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(Reuters) — New York Gov. Andrew Cuomo and new Attorney General Letitia James on Wednesday said the state is probing Apple Inc.’s failure to warn consumers about a FaceTime bug that lets iPhones users see and hear others before they accept a video call.
The bug, which Reuters has been able to replicate, allows an iPhone user placing a call using Apple’s FaceTime video-calling feature to hear audio from the recipient’s phone even if the call has not gone through.
“We need a full accounting of the facts to confirm businesses are abiding by New York consumer protection laws and to help make sure this type of privacy breach does not happen again,” Gov. Cuomo said in a statement.
The statement said Gov. Cuomo and Ms. James would probe Apple’s slow response and cited media reports that a consumer had made the company aware of the bug more than a week before it took action to disable the FaceTime feature.
Apple said on Monday it was aware of the problem and had come up with a fix that would be released in a software update later this week. The company was not immediately available for comment on Wednesday.
The bug appears to rely on Apple’s group video-calling feature, which Apple launched in October. In certain situations, FaceTime also broadcast both video and audio from the recipient’s phone, technology news website the Verge reported on Monday.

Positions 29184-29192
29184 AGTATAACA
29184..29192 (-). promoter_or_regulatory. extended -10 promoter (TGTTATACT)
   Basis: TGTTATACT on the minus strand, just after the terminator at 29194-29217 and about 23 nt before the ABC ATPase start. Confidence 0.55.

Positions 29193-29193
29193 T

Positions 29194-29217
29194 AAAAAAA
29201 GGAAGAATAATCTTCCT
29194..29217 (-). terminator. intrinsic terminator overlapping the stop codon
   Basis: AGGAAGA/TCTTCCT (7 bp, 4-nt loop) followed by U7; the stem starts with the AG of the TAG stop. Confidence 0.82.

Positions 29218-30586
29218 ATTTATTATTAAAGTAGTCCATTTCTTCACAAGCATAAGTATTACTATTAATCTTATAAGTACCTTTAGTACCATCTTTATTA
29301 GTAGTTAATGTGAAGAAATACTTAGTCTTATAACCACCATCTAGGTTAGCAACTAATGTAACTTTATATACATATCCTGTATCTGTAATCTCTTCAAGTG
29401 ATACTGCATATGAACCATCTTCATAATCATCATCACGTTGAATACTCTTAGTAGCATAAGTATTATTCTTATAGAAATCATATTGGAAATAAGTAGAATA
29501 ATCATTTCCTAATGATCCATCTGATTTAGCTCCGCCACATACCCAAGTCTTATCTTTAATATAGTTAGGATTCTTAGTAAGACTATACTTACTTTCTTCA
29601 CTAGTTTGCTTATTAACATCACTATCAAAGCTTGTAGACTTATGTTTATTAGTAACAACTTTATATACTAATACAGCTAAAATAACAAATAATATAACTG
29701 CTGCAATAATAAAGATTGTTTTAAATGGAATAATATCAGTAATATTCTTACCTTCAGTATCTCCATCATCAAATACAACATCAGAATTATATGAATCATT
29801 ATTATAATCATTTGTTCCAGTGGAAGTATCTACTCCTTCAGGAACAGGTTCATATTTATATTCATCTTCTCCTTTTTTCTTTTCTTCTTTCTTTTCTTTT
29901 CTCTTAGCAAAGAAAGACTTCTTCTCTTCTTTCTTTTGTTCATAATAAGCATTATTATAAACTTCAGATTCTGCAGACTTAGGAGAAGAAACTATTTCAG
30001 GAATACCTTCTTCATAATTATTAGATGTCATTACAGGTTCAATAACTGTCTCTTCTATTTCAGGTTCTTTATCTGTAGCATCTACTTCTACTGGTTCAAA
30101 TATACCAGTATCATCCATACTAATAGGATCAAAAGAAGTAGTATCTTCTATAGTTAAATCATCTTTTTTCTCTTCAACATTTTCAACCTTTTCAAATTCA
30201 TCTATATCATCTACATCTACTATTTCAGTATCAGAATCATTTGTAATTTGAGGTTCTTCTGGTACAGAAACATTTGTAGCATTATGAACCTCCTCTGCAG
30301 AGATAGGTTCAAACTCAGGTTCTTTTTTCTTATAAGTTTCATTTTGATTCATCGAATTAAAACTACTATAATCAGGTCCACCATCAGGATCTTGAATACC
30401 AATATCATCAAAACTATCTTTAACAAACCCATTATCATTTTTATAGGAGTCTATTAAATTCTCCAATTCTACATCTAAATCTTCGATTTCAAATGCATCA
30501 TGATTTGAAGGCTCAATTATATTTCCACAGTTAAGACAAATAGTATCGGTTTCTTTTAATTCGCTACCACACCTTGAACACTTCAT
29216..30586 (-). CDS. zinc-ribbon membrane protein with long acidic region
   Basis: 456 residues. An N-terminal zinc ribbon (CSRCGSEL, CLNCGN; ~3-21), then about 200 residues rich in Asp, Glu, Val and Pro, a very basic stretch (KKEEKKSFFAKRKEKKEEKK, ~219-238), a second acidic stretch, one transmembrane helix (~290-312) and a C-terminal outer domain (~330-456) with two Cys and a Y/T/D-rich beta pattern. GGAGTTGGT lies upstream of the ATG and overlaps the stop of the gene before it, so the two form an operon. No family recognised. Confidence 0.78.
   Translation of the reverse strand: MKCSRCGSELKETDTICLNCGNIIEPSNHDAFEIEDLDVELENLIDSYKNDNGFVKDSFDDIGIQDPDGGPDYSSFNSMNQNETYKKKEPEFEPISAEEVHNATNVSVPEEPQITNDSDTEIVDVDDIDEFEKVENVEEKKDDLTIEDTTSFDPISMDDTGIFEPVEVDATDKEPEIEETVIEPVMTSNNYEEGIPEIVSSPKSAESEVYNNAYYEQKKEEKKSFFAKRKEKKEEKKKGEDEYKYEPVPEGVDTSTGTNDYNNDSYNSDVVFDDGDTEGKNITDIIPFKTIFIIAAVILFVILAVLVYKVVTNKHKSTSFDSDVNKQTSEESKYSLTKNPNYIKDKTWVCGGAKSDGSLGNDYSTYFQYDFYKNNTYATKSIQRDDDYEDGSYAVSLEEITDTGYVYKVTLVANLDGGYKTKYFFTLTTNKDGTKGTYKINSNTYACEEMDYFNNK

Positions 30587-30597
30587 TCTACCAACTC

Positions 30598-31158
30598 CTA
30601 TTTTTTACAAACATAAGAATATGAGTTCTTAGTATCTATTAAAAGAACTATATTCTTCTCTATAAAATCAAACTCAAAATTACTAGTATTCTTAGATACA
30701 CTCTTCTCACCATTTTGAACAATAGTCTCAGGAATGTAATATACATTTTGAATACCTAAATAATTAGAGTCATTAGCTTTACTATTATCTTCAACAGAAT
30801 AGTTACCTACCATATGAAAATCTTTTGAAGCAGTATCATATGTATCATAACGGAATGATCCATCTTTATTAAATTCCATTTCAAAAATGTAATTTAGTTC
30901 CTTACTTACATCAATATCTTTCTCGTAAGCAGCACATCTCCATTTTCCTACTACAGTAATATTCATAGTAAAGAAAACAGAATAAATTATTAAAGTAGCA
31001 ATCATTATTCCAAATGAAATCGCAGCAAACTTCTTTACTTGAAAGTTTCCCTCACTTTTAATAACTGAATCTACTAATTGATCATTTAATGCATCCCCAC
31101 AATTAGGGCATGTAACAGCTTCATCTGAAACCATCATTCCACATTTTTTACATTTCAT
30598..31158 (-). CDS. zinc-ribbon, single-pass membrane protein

Gov. Cuomo on Monday issued a consumer alert about the bug and encouraged users to disable the app.
A regional court in Munich ruled in favor of U.S.-based chipmaker Qualcomm Inc. in a patent dispute against Apple Inc. which could lead to a sales ban for some iPhones in Germany, The Local.de reported. Under the court's ruling, Qualcomm would technically be allowed to halt iPhone sales in models 7 plus, 7, 8, 8 plus and X that violate the patent rights. The court said that the injunction banning sales of affected iPhones can be imposed immediately if Qualcomm paid a security deposit amounting to €668 million ($763 million).